Safety Culture / Psychology / For Distributors Only

The economic “dog days”

But the summer is over and a second recession unlikely

A Google search of the phrase “dog days of summer” reveals: In ancient times, when the night sky was unobscured by artificial lights and smog, different groups of peoples in different parts of the world drew images in the sky by “connecting the dots” of stars. The images drawn were dependent upon the culture: The Chinese saw different images than the Native Americans, who saw different pictures than the Europeans. These star pictures are now called constellations, and the constellations that are now mapped out in the sky come from our European ancestors.

The brightest of the stars in Canis Major (the big dog) is Sirius, which also happens to be the brightest star in the night sky. In the summer, however, Sirius, the “dog star,” rises and sets with the sun.

Sliding into a second recession?

This summer I think we could have used “dog days” to describe the state of the economy and just as the ancients saw things differently, so do economists, politicians and pundits worldwide.

From the highly unusual virulent debate about raising the debt ceiling and downgrading of our debt by S&P to financial crises in many European countries to dramatic swings in the stock market, the struggling recovery from the 2008-9 recession seems to be in jeopardy.

“Recession is not inevitable, but I think there’s better than a 50-50 chance now.” That mid-August assessment came from Bill Gross, the respected investment chief at bond fund giant Pimco, based in Newport Beach, CA.

World stock markets are reeling, and a new forecast by Morgan Stanley said the United States and Europe were “dangerously close” to lapsing back into recession.

In the meantime, as unemployment hovers in the 9% range, politicians from both parties are wasting time arguing about who caused the problem rather than working toward solutions.

In what appears to me to be a contradiction, while many want government to get out of the way and let the private sector create new jobs, others are clamoring for President Obama to come up with new plans for doing just that.

Sitting on the sidelines

As for the large corporations who could add jobs, most are sitting on hoards of cash, buying back stock or making acquisitions (which usually lead to layoffs). 

According to a recent report, as of March 31 companies in the S&P 500 index were sitting on nearly $1 trillion in cash, a record sum. But as Gregory Daco, chief economist at HIS Global Insight says, “These companies are looking to reach certain targets and one way to reach them is to cut down on labor costs.”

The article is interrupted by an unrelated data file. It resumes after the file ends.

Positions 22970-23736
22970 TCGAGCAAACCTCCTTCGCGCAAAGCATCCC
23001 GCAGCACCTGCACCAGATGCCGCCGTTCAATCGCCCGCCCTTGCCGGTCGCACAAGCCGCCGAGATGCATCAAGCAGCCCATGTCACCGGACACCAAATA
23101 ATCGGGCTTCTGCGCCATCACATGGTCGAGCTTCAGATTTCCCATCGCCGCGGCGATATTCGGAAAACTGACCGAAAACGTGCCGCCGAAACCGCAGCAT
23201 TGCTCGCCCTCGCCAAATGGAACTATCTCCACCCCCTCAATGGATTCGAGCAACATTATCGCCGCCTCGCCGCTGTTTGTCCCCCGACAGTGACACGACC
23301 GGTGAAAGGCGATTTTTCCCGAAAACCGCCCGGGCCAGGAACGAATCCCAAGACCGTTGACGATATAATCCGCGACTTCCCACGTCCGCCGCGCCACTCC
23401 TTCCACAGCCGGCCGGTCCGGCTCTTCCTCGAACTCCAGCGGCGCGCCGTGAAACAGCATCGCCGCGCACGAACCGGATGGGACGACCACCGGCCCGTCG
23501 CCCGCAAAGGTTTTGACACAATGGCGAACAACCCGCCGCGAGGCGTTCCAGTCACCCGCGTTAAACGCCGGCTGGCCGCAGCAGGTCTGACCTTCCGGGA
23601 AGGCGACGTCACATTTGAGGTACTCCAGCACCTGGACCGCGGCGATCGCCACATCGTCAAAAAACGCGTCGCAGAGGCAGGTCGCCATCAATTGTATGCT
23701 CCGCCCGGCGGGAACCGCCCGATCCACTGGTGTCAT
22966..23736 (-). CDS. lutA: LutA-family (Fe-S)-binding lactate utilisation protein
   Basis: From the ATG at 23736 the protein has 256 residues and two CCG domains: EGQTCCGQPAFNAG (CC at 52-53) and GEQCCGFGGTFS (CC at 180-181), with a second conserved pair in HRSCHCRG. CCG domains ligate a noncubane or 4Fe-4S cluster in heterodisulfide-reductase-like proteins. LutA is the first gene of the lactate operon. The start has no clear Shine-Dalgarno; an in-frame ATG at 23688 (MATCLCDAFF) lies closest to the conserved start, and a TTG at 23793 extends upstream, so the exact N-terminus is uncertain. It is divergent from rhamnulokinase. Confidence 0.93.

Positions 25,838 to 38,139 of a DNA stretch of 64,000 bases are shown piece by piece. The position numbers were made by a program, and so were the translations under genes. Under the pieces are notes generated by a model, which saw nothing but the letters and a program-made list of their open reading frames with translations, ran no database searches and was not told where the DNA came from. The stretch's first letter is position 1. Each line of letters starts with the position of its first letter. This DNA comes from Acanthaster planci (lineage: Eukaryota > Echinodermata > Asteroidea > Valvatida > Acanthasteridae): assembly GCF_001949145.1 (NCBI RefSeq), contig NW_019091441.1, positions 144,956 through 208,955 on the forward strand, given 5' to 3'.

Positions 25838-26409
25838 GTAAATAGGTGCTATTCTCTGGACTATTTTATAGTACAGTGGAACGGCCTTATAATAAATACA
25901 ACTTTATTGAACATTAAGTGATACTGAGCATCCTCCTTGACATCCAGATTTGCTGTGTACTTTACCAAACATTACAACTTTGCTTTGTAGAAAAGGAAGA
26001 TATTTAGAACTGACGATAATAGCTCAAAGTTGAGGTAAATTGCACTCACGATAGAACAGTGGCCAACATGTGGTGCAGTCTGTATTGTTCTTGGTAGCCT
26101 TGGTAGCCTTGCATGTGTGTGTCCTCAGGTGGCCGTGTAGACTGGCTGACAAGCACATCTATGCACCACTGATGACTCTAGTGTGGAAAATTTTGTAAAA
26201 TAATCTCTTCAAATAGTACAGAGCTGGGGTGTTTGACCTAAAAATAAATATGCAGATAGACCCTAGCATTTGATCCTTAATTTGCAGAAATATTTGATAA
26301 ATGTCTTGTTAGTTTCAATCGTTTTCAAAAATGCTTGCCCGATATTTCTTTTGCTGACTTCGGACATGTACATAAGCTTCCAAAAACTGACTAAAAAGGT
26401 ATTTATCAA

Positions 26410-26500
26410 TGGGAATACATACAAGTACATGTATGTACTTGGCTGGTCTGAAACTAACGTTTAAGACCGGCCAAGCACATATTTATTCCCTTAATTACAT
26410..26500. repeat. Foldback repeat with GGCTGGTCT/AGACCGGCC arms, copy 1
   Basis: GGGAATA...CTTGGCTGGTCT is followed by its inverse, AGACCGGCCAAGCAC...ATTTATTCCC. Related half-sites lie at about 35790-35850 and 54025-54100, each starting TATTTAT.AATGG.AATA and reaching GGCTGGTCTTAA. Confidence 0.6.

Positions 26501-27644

And smaller entities, having successfully navigated the last recession, are very cautious about adding expenses during a shaky recovery.

An example is Ross Riddle, president of South Coast Shingle in Long Beach, CA. Although the company is in the black for the first time in a few years, he is fearful of adding new employees, even though he would like to and business is strong following the wet winter. He still can’t forget those days when the bursting of the housing bubble nearly brought business to a halt.

For the same reason, he is reluctant to buy new trucks and forklifts, though in the past he would buy one of each annually. I guess we could say that is the result of the trickle-down economy, although I don’t think that is what the proponents of that theory have in mind.

Herb is bullish

Here in California, with one of the nation’s highest unemployment rates at 12.1%, we have a mixed bag. Some areas are doing quite well, notably bio-tech, technology and energy. On the other hand, the real estate bust continues to be a drag on the recovery and budget cuts in the public sector have forced local governments to shed workers.

For all the doom and gloom — and there are plenty of reasons for it — it doesn’t seem to me another recession is likely. While I am no expert, my sense is the strength of the energy sector will sustain us until there is more stability in the global economy, the domestic real estate market improves and some real jobs programs emerge from the political debate.

Part of my optimism rests with a report that construction employment climbed in July, hitting a 15-month high, according to the Associated General Contractors of America.

At the same time, there is a legitimate concern that budget cuts could limit continued improvement as construction projects such as highways and military bases might be halted, according to Ken Simonson, chief economist of the group.

Simonson does go on to add: “Overall job creation will remain sluggish at best unless single-family home building also revives.”

So who knows how this will turn out? 

Time will tell and for now I will give Daco the last word: “It’s sort of this chicken and egg problem. We are at a point where companies will only hire individuals if they absolutely have to. They would rather ask someone to work a little more in this environment when people aren’t spending.”

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